Similar to saturation, this is another photo editing trap that many beginners fall into. Increasing the contrast gives a false perception of increased sharpness and clarity but in reality it takes away the finer details from shadow and light areas. If you want your viewer to stick around and enjoy your photograph, give something for the eyes to explore. These fine details in shadow areas and bright areas are the ones that help the eyes wander around and enjoy a photograph to the maximum.
Trap 6. Altering instead of Correcting
Photoshop is a powerful tool, so much so that altering an image is now sometimes reffered to as ‘photoshopped’. Regardless of which photo editing program is being used, there is a fine line between correcting a photograph and altering a photograph. It is best to avoid crossing this line in a manner that the photograph looks altered. Correcting a photograph is fine. Correct the color casts, brightness and contrast, fine tune the saturation and even use cloning to some extent to get rid of those dirt marks on your shoes. However if you are planning on cutting out clouds from another image and using them to enhance your cloudless landscape, then don’t. Don’t alter the image. Instead click the photograph when the weather conditions are as per your requirements. When it comes to portraits, correcting some facial features to get a smooth skin is fine but altering the body structure is not.
Trap 7. Selective Coloring
Maybe the mushy bookmarks and posters for school days looked good to you with their black and white image and selective coloring, but they are a waste of time and effort. The photographs look terrible, if I put it mildly. Do not waste your time on trying to selectively color an image.
Trap 8. Playing with filters
Soft Skin, Glamour Glow, Vintage, Polaroid… The list goes on. There are plug-ins and filters to make the photographs look like whatever you want it to. For sharing on instagram, these are great. You can even use these for those selfies of yours on your mobile phone, but for anything more, stay away from these. Even if you feel the need to use these, don’t. If you still have to then keep the effect to the minimum. There is a slider there in these filters for a reason. Use that and keep the effect to the minimum.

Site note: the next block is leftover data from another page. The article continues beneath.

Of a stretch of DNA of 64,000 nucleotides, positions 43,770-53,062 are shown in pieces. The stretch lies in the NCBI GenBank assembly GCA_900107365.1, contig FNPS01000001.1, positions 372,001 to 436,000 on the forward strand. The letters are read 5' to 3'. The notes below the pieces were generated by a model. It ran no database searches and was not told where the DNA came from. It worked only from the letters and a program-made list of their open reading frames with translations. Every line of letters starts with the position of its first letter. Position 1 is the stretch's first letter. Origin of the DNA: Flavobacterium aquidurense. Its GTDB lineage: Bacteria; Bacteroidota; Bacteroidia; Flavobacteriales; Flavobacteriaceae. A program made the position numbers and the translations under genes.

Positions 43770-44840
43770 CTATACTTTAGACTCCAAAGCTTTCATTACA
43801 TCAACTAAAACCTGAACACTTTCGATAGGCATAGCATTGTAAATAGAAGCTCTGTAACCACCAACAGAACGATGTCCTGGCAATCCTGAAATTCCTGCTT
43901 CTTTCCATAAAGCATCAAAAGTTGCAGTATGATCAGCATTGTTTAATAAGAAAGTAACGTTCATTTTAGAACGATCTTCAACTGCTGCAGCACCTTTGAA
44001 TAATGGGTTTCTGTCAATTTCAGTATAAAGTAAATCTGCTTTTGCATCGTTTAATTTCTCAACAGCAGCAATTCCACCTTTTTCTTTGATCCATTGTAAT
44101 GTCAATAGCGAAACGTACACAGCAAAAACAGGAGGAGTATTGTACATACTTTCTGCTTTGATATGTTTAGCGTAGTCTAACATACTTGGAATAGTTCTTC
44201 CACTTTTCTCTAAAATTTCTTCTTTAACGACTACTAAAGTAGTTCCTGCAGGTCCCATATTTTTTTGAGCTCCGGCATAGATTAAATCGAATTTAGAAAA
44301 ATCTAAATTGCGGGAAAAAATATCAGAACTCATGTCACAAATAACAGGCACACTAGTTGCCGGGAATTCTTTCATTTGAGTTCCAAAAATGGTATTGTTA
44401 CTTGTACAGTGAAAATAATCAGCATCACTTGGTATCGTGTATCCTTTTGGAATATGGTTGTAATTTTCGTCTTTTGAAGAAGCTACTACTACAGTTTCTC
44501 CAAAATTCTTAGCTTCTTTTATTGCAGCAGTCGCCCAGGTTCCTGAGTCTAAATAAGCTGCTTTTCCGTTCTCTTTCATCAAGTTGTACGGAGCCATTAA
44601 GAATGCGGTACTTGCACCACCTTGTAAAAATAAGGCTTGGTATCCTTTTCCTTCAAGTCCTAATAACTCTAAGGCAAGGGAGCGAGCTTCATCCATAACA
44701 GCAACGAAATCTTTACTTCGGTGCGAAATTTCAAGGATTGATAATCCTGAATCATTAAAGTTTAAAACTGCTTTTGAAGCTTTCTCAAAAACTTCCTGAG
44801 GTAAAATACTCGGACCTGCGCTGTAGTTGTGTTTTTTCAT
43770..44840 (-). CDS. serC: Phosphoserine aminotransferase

Trap 9. Waxy Faces
Skin softening can make the skin look flawless. All the photographs that you see of models and celebrities on those glossy pages does undergo a lot of skin correction and softening. However the key difference is in maintaining the facial features and preventing too artificial a look. If you want your portraits to look like they are made up of wax from Madamme Tussauds, indulge in skin smoothening and blurring as much as you like. If you want realistic but beautiful skins, take help from a makeup artist at the time of shoot and then smoothen the skin a little more while post-processing but while keeping the character of the face intact. Do not turn humans into wax or plastic figures. (Flawless Skin)
Trap 10. Black & White
Black & White photography has its own way of doing things. Black & White can bring out form, contrast, interplay of light and shade. It can sometimes also help in avoiding unnecessary colored distractions. However, Black & White for the sole purpose of trying to look refined is bad. Black & Whites do look good but not always. In fact, a lot of photographs look better in colors than in Black & White, so take your call carefully. Do not convert all your photographs to Black & White. Visualize your photographs before pressing the shutter release button. (Black & White)
(Thuja fruits – Nikon Df with a 135mm lens, f/4, 1/160 sec. Notice the subtle gradations in the green of the fruits which would have been lost if converted to Black and White)